Other data points are aiming in that same direction.

    On Jan. 4, Bush ousted the top two commanders in the Middle East, Generals John Abizaid and George Casey, who had opposed a military escalation in Iraq. Bush also removed Director of National Intelligence John Negroponte, who had stood by intelligence estimates downplaying the near-term threat from Iran's nuclear program.

    Bush appointed Admiral William Fallon as the new chief of Central Command for the Middle East despite the fact that Fallon, a former Navy aviator and currently head of the Pacific Command, will oversee two ground wars in Iraq and Afghanistan.

    The choice of Fallon makes more sense if Bush foresees a bigger role for two aircraft carrier groups off Iran's coast. [...]

    McConnell is seen as far more likely than Negroponte to give the administration an alarming assessment of Iran's nuclear capabilities and intentions in an upcoming National Intelligence Estimate. To the consternation of neoconservatives, Negroponte has splashed cold water on their heated rhetoric about the imminent threat from Iran. [...]

    Bush reportedly has been weighing his military options for bombing Iran's nuclear facilities since early 2006. But he has encountered resistance from the top U.S. military brass, much as he has with his plans to escalate U.S. troop levels in Iraq.

    As investigative reporter Seymour Hersh wrote in The New Yorker, a number of senior U.S. military officers were troubled by administration war planners who believed "bunker-busting" tactical nuclear weapons, known as B61-11s, were the only way to destroy Iran's nuclear facilities buried deep underground. [...]

    "Bush and [Vice President Dick] Cheney were dead serious about the nuclear planning," one former senior intelligence official said.

    But one way to get around the opposition of the Joint Chiefs would be to delegate the bombing operation to the Israelis. Given Israel's powerful lobbying operation in Washington and its strong ties to leading Democrats, an Israeli-led attack might be more politically palatable with the Congress. [...]

    While some observers believe Israel or the Bush administration may be leaking details of the plans as a way to frighten Iran into accepting international controls on its nuclear program, other sources indicate that the preparations for a wider Middle Eastern war are very serious and moving very quickly. [Emphasis added]

    The country's moving one way — as witness the November elections, the national opinion polls, and the Establishment position represented by the Iraq Study Group — and the White House neocons another. And they sure seem to be in a hurry. They appear determined to get into a war with Iran, and they must know their time is running out. 2008 is just around the corner.

    It's not clear at this point that anyone can or will stand in their way. All the discussion of the troop "surge" may just be so much misdirection — a red herring to distract us while the wider war takes shape.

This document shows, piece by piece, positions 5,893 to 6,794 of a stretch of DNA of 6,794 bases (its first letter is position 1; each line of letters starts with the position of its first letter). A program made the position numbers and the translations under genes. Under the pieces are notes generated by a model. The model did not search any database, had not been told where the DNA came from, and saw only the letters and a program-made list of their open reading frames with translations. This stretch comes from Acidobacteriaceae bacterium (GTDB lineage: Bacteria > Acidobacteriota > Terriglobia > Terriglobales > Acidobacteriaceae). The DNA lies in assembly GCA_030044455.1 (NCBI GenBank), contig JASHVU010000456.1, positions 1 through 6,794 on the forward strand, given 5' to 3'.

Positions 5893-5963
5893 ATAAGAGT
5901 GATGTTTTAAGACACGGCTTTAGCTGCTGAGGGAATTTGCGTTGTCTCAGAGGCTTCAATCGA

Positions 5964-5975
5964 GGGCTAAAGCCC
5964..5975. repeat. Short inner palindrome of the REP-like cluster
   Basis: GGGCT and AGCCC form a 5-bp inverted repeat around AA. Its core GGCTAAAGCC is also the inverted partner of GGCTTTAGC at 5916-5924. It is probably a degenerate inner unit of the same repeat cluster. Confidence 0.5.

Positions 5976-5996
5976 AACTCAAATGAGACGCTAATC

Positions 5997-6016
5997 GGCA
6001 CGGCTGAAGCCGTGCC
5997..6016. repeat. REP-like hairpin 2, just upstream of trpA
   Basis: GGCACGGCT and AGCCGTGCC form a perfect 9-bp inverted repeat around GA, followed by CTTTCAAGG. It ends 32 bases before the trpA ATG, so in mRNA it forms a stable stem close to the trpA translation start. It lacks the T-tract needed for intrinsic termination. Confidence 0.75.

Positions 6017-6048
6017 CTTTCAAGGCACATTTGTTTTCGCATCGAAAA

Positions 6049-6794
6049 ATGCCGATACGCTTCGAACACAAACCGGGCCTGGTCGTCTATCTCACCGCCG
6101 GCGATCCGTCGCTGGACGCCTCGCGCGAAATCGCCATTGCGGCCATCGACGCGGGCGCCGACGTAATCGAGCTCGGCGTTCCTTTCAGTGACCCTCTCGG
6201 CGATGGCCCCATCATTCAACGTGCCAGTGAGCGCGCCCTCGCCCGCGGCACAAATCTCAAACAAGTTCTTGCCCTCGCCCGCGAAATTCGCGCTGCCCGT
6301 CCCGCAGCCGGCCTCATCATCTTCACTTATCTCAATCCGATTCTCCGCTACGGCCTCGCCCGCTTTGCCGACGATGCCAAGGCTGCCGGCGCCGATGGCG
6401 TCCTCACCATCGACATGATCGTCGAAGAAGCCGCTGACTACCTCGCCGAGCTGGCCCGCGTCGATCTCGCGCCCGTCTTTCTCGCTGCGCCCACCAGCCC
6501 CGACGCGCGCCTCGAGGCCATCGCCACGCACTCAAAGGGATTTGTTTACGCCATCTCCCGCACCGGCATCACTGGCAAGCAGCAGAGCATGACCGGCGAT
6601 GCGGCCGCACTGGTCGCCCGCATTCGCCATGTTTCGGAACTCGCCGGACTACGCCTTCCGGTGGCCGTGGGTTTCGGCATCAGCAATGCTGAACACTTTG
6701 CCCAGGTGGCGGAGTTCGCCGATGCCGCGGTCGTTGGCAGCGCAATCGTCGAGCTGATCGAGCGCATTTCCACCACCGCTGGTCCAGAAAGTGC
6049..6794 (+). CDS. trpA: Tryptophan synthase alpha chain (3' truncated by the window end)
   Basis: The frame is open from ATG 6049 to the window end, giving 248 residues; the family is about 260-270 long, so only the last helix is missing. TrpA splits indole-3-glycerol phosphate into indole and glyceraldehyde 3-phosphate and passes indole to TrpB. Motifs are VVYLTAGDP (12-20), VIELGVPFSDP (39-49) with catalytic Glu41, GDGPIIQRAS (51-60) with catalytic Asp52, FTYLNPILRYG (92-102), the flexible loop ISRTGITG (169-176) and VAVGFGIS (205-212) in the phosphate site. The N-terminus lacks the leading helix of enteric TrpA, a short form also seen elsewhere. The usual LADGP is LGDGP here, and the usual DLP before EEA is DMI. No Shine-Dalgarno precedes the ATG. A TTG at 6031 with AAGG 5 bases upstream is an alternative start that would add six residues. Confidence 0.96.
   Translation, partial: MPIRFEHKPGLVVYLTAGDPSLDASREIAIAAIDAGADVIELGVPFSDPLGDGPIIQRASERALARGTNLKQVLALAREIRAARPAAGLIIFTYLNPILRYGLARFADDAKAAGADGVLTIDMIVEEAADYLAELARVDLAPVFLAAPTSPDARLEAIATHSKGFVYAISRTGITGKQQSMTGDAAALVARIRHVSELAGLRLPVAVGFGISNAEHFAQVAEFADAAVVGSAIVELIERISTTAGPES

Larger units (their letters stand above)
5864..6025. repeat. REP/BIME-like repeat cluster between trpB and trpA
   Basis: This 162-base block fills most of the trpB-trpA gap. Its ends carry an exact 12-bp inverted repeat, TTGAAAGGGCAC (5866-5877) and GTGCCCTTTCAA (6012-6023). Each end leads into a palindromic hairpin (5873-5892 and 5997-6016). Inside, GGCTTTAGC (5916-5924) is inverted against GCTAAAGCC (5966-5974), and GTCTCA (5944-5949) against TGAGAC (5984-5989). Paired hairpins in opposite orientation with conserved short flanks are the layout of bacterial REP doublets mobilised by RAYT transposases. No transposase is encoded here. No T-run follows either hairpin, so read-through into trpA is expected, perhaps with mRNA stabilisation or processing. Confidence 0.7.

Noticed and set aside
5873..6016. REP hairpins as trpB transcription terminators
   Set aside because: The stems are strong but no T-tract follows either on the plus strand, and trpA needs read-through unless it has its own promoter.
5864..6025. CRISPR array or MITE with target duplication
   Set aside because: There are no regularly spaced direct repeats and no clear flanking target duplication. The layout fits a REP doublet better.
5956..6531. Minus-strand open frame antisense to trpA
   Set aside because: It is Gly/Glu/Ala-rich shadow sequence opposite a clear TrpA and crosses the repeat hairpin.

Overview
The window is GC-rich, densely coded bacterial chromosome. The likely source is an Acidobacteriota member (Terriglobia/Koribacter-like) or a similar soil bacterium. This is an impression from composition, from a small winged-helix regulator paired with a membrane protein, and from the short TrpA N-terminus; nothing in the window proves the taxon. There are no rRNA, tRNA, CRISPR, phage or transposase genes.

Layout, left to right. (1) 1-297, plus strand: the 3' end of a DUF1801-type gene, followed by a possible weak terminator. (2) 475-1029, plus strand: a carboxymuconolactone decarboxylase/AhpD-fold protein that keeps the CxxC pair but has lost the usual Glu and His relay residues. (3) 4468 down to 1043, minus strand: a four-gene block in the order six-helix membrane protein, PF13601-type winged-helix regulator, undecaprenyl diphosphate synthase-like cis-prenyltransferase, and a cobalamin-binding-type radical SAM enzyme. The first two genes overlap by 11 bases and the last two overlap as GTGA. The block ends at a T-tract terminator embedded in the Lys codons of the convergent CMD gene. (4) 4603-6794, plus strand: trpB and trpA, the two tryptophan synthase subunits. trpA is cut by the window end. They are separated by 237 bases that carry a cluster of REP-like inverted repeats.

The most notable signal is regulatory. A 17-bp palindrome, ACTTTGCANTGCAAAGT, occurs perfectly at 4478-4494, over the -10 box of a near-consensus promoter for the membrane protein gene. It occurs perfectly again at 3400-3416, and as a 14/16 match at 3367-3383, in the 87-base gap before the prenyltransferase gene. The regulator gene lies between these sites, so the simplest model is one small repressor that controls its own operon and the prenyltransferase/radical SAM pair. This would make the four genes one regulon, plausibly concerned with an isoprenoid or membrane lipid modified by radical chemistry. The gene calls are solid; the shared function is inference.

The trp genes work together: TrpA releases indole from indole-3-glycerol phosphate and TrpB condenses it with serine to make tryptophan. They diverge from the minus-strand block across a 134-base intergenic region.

Posted by Jonathan at 04:23 PM | Comments (1) | Link to this  del.icio.us digg NewsVine Reddit YahooMyWeb

    Orwell Lives Iraq


    US Secretary of State Condoleezza Rice has warned that the US will take action against countries destabilising Iraq.

    Bombing of Washington, DC to begin forthwith.

    Posted by Jonathan at 10:20 AM | Comments (0) | Link to this  del.icio.us digg NewsVine Reddit YahooMyWeb

    Thursday Gumpagraph Gumpagraphs
    Today's Gumpagraph. Kent is 'Gumpa' to his grandson Sebastian.
    © Kent Tenney 

    Posted by Jonathan at 10:13 AM | Comments (0) | Link to this  del.icio.us digg NewsVine Reddit YahooMyWeb

    Today's Bush Joke Humor & Fun

    President Bush is calling his new plan for Iraq "The New Way Forward." Don't confuse it with the old plan. That was called "Winging It." — Jay Leno

    Posted by Jonathan at 10:07 AM | Comments (0) | Link to this  del.icio.us digg NewsVine Reddit YahooMyWeb

    January 10, 2007

    Wednesday Gumpagraph Gumpagraphs
    Today's Gumpagraph. Kent is 'Gumpa' to his grandson Sebastian.
    © Kent Tenney 

    Posted by Jonathan at 09:53 AM | Comments (0) | Link to this  del.icio.us digg NewsVine Reddit YahooMyWeb

    Today's Bush Joke Humor & Fun

    Isn't this weather crazy? This is the warmest January in the history of weather keeping records. As a matter of fact, another chunk actually broke off Condoleezza Rice. — David Letterman

    Posted by Jonathan at 09:51 AM | Comments (0) | Link to this  del.icio.us digg NewsVine Reddit YahooMyWeb

    January 09, 2007

    Methane Bubbling Up From The Sea? Environment

    The most frightening global warming scenarios involve runaway feedback mechanisms that make global warming self-reinforcing. The thawing of Siberian permafrost, for example, releases methane, a far more potent greenhouse gas than CO2, into the atmosphere — which causes further warming, which in turn causes further thawing, and so on.

    Besides methane in permafrost, an enormous amount of methane is trapped undersea as methane clathrate or hydrate. If that methane were to start being released into the atmosphere, it would be an ominous development, putting it mildly.

    Which brings us to what could be the scariest global warming story I've seen yet. Unfortunately, it's impossible at this point to evaluate or confirm its accuracy, so I'll just pass it along.